• The other physical tests like balance, pull ups/chin ups are conducted later after the screening test of 1 mile.
  • Medical tests are preceded by a written examination following which the merit list is drawn out.
  • India's 13 lakh strong army has over 10 lakh soldiers who are part of various combat arms and services, all of which need specially qualified and trained personnel depending on their trades and the needs of the individual ‘arm’ or ‘services’.
  • With 21st century warfare confronting us with multiple threats and challenges on our vast frontiers and within the country there is indeed an imperative need to seriously review and revise our army recruitment system for soldiers to meet the current technical and professional needs of our fighting forces.
  • My interaction with numerous recruiting officers over the last decade, especially the Zonal Recruitment Officer (ZRO) Pune has revealed glaring flaws, shortcomings, and drawbacks in our present system.
  • Several papers have been written in the past by both concerned officers and veterans to improve/modify the system. Unfortunately, they are lying in the deep freezer!
  • My late father served as ZRO Pune from 1964-68. They wanted his photograph for the office of new ADGRO (SC). When I enquired about our over seven-decade old selection system I was told that it is the same as it was during your father's time! That was the 1960s! Obviously, there is an imperative need to review, revise and reform it in the interest of the army and the nation at large.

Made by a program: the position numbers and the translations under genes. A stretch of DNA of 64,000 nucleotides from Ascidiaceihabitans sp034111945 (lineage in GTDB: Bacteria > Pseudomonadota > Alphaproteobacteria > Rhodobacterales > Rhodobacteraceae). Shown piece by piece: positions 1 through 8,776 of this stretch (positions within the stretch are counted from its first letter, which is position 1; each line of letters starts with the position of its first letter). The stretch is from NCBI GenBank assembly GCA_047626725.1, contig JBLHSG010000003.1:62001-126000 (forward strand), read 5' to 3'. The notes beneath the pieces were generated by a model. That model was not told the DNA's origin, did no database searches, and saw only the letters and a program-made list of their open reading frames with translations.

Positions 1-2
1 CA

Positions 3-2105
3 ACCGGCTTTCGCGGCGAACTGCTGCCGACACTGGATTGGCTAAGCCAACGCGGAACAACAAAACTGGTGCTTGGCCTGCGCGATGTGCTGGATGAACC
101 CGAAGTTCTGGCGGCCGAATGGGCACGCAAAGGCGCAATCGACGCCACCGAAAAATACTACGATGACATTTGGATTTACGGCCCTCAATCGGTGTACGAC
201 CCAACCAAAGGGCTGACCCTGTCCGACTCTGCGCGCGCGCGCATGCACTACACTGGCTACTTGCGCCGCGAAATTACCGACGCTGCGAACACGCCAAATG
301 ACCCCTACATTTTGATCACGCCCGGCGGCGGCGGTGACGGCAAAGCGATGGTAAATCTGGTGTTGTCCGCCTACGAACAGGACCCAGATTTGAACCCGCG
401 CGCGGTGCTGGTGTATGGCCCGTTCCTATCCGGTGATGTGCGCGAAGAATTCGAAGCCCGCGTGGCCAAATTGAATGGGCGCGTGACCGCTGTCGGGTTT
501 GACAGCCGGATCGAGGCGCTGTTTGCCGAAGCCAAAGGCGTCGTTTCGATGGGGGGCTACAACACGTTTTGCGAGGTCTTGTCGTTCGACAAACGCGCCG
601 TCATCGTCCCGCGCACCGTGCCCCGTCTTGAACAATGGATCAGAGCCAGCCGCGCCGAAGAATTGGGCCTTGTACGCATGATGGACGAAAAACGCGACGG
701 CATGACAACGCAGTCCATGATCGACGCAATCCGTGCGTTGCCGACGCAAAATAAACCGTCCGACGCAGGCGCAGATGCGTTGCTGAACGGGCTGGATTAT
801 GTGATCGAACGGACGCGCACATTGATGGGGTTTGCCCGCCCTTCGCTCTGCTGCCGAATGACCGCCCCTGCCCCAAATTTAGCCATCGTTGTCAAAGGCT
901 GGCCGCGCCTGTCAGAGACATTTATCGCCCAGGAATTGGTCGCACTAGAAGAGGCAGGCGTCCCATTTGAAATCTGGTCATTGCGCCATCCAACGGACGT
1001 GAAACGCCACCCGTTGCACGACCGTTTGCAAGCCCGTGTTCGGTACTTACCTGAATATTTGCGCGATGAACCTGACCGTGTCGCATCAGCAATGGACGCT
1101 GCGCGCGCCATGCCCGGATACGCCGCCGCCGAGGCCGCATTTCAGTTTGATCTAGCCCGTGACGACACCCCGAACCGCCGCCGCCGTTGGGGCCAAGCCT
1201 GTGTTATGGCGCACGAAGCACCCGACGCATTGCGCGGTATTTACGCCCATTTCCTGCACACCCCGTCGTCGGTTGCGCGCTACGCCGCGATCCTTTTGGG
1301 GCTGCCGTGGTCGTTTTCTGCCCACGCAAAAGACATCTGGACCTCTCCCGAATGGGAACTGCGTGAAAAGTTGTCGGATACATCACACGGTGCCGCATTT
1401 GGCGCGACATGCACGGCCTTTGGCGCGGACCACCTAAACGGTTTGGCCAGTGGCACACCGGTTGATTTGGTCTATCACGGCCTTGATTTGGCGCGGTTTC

Titles available on Pentagon Press and Amazon

Trigger: Observations by a Serving Recruitment Officer

A Mile for All: The 1-mile test is the first filter for even categories like Soldier Technical, Soldier Aviation, Soldier Pharmaceutical and Religious Teachers Junior Commissioned Officers (JCO)

Caste and Community-Based Recruitment Reservation: Even if you do not find meritorious candidates in a particular caste then also, we must fill the vacancies as the large number of regiments in the Indian Army are caste based.

Not an Even Playing Field: All candidates are not getting a fair chance because recruitment is still following the decades old open rallies, where almost 50,000 candidates appear for an average 600 vacancies. They are made to run in batches of minimum 200 aspirants and medical examinations are conducted on the spot in an extreme sit of run against time.

Inherent Lack of Transparency: Neither the vacancies are declassified in the advertisement nor any reserve list is maintained. These two aspects create an undesirable sight of non-transparency in the recruitment process.